I am looking to grow my art collection. I value diversity and appreciating other cultures and would like to buy art with nonwhite people depicted, although I myself am white. Every time I go to purchase it, I hesitate and fear that I am just engaging in tokenism. Can I as a white person purchase and display art of Black people? Name Withheld

Why, yes. I understand that your unease is a result of conscientious self-scrutiny. But should your identity determine what art you can value, learn from, engage with or own? You’re a woman who buys paintings by male artists, I suspect, and if you own figurative art, I’ll bet the figures aren’t all female either. You’re an American, I imagine, but it wouldn’t occur to you that you couldn’t buy a painting by or of a Canadian. Of course, if you buy art by Black people that you don’t truly value or appreciate simply in order to have a more diverse collection, that would be tokenism. Not so if you like it.

At the same time, there’s nothing wrong in having a collection that’s focused, even in its subject matter. Again, a home is not a public institution. If you had the means, nothing should stop you from collecting only Joseph Cornell boxes, say, or only the haunting interiors of Vilhelm Hammershoi. Diversity isn’t necessarily an ethical desideratum in a collection. What would be sad would be to exclude subject matter because it was, in some sense, Black and you were not.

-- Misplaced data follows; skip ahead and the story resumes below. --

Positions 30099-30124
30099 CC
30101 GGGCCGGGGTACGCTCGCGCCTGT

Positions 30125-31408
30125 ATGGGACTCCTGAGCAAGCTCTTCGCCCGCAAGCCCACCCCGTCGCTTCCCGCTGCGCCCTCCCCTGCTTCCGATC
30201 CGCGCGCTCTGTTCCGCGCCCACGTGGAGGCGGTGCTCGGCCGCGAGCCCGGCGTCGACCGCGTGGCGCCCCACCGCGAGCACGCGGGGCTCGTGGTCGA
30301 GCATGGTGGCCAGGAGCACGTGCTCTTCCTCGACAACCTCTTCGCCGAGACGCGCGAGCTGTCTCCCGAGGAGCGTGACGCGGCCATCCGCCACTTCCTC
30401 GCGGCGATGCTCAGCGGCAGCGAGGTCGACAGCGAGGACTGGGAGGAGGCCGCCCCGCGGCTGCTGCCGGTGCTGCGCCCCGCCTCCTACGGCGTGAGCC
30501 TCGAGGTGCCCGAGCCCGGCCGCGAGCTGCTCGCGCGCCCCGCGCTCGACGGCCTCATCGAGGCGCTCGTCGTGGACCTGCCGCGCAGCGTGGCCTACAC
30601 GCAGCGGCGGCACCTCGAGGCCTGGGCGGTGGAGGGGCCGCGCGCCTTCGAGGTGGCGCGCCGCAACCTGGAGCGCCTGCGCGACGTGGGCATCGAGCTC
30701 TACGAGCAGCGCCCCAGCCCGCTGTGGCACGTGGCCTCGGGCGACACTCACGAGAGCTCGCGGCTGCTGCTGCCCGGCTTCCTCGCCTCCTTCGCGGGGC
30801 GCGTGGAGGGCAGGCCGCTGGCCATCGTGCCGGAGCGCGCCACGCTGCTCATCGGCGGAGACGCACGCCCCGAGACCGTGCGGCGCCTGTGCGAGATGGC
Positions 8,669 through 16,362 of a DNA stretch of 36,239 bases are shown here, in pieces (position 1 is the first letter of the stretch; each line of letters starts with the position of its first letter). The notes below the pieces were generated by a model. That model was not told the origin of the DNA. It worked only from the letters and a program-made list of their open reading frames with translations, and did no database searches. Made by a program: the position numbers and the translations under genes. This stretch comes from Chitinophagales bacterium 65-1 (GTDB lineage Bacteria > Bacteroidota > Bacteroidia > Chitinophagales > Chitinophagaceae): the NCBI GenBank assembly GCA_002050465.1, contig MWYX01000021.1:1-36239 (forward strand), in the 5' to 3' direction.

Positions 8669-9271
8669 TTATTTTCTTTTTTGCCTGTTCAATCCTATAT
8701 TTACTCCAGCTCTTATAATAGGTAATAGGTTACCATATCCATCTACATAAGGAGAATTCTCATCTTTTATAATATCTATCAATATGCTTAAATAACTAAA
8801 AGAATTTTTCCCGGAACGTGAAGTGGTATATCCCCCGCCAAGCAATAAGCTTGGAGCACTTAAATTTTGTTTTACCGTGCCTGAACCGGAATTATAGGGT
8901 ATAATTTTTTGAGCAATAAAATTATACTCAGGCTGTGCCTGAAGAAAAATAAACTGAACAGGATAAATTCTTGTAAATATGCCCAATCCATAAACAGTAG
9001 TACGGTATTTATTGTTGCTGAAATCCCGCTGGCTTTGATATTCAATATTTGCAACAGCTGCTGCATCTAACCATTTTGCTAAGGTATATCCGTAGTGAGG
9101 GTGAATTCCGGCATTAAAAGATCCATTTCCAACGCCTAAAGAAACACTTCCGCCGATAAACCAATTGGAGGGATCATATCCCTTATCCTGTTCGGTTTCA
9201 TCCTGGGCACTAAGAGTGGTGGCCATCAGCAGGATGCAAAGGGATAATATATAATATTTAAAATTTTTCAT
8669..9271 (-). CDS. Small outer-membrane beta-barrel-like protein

Indeed, we should be dismayed if white people were generally hesitant to acquire art that depicted Black people. Jacob ​Lawrence — perhaps you know his marvelous Toussaint L’Ouverture panels? — did his late-1940s series “In the Heart of the Black Belt” on commission from the editors of Fortune magazine. If self-​scrutinizing buyers came to share your misgivings, the outcome would be akin to a boycott of such depictions, depressing the market for them and making it more difficult for their creators, who are very often Black artists, to secure a livelihood.


Kwame Anthony Appiah teaches philosophy at N.Y.U. His books include “Cosmopolitanism,” “The Honor Code” and “The Lies That Bind: Rethinking Identity.” To submit a query: Send an email to ethicist@nytimes.com; or send mail to The Ethicist, The New York Times Magazine, 620 Eighth Avenue, New York, N.Y. 10018. (Include a daytime phone number.)